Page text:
Japan’s exports fell in March more than economists had expected. That is a sign that shipments will continue to weaken and hurt economic growth after last month’s earthquake and tsunami.
The natural disaster disrupted supply chains for many manufacturers and sparked a nuclear crisis.
Exports fell 2.2 percent in March from a year earlier. That was the first decline in 16 months. Imports rose 11.9 percent from a year earlier.
The official figures suggest Tokyo’s trade balance will swing to a deficit as some companies struggle with a shortage of electricity and needed parts.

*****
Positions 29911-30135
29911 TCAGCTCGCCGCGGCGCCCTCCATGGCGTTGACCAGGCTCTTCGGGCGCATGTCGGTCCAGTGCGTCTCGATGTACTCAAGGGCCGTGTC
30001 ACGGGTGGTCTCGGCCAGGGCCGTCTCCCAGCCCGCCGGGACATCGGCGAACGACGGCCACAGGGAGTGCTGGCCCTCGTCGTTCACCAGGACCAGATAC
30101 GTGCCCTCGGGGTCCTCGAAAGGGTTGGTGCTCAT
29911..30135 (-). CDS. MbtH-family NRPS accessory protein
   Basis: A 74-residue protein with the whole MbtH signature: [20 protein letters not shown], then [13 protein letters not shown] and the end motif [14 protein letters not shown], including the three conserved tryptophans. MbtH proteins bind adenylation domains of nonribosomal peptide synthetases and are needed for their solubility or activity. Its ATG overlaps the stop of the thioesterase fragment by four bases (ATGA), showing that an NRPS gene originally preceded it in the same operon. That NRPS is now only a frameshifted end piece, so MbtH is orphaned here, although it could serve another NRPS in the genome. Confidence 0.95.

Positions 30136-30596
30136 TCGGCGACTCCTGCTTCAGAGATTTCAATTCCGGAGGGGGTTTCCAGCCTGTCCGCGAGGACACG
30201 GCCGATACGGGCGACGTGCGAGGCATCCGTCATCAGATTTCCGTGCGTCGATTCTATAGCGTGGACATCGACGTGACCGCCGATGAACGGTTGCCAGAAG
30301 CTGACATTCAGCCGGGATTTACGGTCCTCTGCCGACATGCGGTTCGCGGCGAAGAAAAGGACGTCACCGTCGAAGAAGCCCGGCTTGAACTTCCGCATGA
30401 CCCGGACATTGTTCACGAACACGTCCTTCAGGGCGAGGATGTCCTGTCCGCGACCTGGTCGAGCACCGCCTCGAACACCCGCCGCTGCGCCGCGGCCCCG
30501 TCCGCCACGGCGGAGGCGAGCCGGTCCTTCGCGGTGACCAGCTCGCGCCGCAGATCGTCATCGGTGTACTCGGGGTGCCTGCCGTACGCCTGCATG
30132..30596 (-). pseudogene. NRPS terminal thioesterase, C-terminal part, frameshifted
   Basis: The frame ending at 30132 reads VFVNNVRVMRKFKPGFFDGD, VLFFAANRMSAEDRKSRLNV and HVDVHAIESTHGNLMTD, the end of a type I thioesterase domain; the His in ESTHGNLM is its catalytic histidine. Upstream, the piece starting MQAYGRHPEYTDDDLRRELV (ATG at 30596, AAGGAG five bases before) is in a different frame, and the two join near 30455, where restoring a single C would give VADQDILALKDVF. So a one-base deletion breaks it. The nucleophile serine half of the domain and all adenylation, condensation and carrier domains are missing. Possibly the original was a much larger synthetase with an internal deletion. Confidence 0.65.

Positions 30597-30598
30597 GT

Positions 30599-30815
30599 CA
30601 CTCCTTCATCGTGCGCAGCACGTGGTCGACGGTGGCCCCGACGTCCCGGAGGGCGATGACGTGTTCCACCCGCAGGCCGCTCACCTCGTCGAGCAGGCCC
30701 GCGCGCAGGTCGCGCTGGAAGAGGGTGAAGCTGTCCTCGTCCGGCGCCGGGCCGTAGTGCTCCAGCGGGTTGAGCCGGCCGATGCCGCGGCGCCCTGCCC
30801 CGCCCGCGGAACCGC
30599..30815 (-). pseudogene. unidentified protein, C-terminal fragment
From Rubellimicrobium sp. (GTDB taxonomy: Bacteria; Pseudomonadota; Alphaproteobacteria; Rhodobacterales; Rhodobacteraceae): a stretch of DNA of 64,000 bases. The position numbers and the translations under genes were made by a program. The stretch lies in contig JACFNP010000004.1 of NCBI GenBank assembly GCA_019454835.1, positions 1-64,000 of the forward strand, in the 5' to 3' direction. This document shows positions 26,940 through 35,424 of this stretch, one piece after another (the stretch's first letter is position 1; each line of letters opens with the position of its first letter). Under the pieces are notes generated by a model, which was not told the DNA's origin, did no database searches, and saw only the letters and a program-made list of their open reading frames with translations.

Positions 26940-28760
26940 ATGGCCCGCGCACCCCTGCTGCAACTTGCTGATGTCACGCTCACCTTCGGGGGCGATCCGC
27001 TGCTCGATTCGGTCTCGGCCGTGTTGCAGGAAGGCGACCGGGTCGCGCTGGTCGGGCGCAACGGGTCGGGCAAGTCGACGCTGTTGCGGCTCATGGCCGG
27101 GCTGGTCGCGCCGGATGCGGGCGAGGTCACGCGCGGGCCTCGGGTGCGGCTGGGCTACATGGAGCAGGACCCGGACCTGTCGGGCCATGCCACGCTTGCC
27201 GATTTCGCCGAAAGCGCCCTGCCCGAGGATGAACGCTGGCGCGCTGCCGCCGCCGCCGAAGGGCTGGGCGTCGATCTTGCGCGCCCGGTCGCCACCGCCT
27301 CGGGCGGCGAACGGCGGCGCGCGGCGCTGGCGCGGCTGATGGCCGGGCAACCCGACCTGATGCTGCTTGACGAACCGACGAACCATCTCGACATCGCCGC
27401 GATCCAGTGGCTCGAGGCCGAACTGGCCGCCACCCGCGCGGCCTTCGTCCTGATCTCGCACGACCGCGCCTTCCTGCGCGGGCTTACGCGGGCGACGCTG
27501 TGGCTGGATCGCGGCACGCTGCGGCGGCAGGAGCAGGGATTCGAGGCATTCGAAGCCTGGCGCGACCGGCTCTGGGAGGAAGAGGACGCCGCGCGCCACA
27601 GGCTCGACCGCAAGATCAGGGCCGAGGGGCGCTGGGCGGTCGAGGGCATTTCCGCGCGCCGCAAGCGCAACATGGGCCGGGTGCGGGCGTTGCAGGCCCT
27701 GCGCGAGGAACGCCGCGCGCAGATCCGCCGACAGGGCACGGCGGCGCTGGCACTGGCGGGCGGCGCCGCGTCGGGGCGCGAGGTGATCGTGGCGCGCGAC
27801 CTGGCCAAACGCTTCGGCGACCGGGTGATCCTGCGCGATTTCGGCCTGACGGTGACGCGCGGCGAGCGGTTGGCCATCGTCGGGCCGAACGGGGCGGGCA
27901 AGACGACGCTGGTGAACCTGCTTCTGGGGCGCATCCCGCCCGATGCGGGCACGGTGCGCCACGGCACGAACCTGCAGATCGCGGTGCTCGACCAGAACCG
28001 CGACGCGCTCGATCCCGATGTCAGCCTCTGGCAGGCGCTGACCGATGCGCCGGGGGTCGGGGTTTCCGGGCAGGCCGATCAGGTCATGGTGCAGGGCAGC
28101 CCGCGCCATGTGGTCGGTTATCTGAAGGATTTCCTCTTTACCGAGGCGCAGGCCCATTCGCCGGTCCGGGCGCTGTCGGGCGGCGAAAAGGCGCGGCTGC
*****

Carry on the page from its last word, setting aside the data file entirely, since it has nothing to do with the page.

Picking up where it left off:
Japan’s economy is likely to contract in the second quarter and then resume growing in the third quarter as efforts to rebuild the northeast of the country increase.
But damage to supply chains and factory output could continue, depriving the export-focused country of a vital contribution to gross domestic product and setting the stage for further stimulus measures by the central bank
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